24 Hints All routers in area 2 propagate the existence of n1 and n2, directly attached to B1 (resp. B2). Draw the topology database in area 2. Area border routers X4 and X6 belong to area 2, thus they can compute their distances to n1 and n2 Area border routers X4 and X6 inject their distances to n1 and n2 into the area 0 topology database (item 3 of the principle). The corresponding summary link state record is propagated to all routers of area 0. Draw now the topology database in area 0. All routers in area 0 can now compute their distance to n1 and n2, using their distances to X4 and X6, and using the principle of distance vector (item 1 of the principle). Do the computation for X3 and X5. Area border routers X3 and X5 inject their distances to n1 and n2 into the area 1 topology database (item 3 of the principle). Draw now the topology database in area 1. 24

25 Comments Distance vector computation causes none of the RIP problems strict hierarchy: no loop between areas External and summary LSA for all reachable networks are present in all topology databases of all areas most LSAs are external can be avoided in configuring some areas as terminal: use default entry to the backbone Area partitions require specific support partition of non-backbone area is handled by having the area 0 topology database keep a map of all area connected components partition of backbone cannot be repaired; it must be avoided; can be handled by backup virtual area 0 links through non backbone area 25

26 *Example of issue : partitioned backbone No connectivity between areas via backbone There is a route through Area 2 Virtual link X4 and X6 configure a virtual link through Area 2 virtual link entered into the database, metric = sum of links 26 area 0 B1 X4 X1 X3 A1 area 2area 1 X2 X6X5 B2 A2 n1 n  6 6  6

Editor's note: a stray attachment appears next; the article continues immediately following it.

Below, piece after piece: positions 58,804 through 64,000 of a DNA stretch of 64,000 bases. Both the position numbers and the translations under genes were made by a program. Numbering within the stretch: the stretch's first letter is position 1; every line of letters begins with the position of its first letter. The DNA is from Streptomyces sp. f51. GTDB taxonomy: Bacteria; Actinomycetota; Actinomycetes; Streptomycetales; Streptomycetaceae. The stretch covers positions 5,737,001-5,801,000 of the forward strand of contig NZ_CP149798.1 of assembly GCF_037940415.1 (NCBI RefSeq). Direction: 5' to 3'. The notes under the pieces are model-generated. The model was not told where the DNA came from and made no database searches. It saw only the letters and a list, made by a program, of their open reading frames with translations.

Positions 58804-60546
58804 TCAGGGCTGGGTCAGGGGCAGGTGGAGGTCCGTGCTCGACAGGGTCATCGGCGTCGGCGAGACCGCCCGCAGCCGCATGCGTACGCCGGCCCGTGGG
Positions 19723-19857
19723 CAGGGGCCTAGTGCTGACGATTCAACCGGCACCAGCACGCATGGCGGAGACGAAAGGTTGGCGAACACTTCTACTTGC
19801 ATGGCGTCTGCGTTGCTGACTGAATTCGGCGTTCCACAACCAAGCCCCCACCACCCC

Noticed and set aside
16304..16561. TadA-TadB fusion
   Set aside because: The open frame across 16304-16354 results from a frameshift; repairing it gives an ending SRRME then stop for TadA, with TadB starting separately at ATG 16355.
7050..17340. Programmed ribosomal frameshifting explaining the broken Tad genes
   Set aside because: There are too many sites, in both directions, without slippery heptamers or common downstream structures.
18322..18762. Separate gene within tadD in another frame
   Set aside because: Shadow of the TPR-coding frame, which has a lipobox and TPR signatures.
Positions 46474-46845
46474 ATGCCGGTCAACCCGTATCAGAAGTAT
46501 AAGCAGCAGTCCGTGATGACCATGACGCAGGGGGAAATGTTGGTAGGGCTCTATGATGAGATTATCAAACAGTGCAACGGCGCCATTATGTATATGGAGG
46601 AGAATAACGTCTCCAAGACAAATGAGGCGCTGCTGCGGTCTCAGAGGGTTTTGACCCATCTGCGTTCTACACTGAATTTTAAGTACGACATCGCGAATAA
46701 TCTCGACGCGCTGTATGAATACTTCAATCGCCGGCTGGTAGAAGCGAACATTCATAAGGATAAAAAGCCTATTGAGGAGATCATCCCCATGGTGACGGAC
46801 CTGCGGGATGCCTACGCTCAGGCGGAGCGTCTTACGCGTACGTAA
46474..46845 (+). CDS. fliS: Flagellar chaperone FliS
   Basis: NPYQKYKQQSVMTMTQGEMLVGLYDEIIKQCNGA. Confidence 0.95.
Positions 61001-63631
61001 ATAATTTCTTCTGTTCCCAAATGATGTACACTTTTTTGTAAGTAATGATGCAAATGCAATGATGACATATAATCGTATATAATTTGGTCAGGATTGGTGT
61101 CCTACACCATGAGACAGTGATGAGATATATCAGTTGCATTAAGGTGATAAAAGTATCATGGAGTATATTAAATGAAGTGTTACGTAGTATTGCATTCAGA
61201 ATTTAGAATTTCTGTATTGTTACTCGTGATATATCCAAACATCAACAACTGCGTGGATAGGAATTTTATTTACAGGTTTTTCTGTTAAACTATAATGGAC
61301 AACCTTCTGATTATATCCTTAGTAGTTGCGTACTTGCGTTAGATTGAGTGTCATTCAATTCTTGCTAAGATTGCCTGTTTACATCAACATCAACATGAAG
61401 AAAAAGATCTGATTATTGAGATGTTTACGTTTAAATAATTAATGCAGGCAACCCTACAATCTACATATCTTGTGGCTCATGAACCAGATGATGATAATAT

27 3. The OSPF Protocol OSPF (Open Shortest Path First) IETF standard for internal routing used in large networks (ISPs) Link State protocol + Hierarchical 27

28 *OSPF Components On top of IP (protocol type = 89) Multicast all routers of a link all designated and backup routers Sub-protocols Hello to identify neighbors, elect a designated and a backup router Database description to diffuse the topology between adjacent routers Link State to request, update, and ack the information on a link (LSA - Link State Advertisement) 28

29 *TOS and metric TOS mapping of 4 IP TOS bits to a decimal integer 0 - normal service 2 - minimize monetary cost 4 - maximize reliability 8 - maximize throughput 16 - minimize delay Metric time to send 100 Mb over the interface C = 10 8 /bandwidth 1 if greater than 100 Mb/s can be configured by administrator 29

30 *OSPF - summary OSPF vs. RIP much more complex, but presents many advantages no count to infinity no limit on the number of hops (OSPF topologies limited by Network and Router LSA size (max 64KB) to O(5000) links) less signaling traffic (LS Update every 30 min) advanced metric large networks - hierarchical routing most of the traffic when change in topology but periodic Hello messages in RIP: periodic routing information traffic drawback difficult to configure 30

31 Solutions 31

32 Test Your Understanding Q1: Run Dijkstra at C A: (final step) Q2: What are the routing tables at C 32 A B C D F E m(F)=10 m(C)=0 m(A)=10 m(F)=20 m(D)=30 m(B)=100

33 Test Your Understanding Q2: What are the routing tables at C A: 33 net next n1 direct n2 A n3 B n4 direct n5 direct n6 F n7 F C n1 A B n6 D E n4 n3 C n5 n2 F n7 back

34 Solution 34 area 0 B1 X4 X1 X3 A1 area 2area 1 X2 X6X5 B2 A2 n1 n n1 n2 area 2 topology database area 0 topology database n1, d=10 n2, d=16 n1, d=16 n2, d=10 n1, d=28 n2, d=22 n1, d=22 n2, d=16 10 area 1 topology database back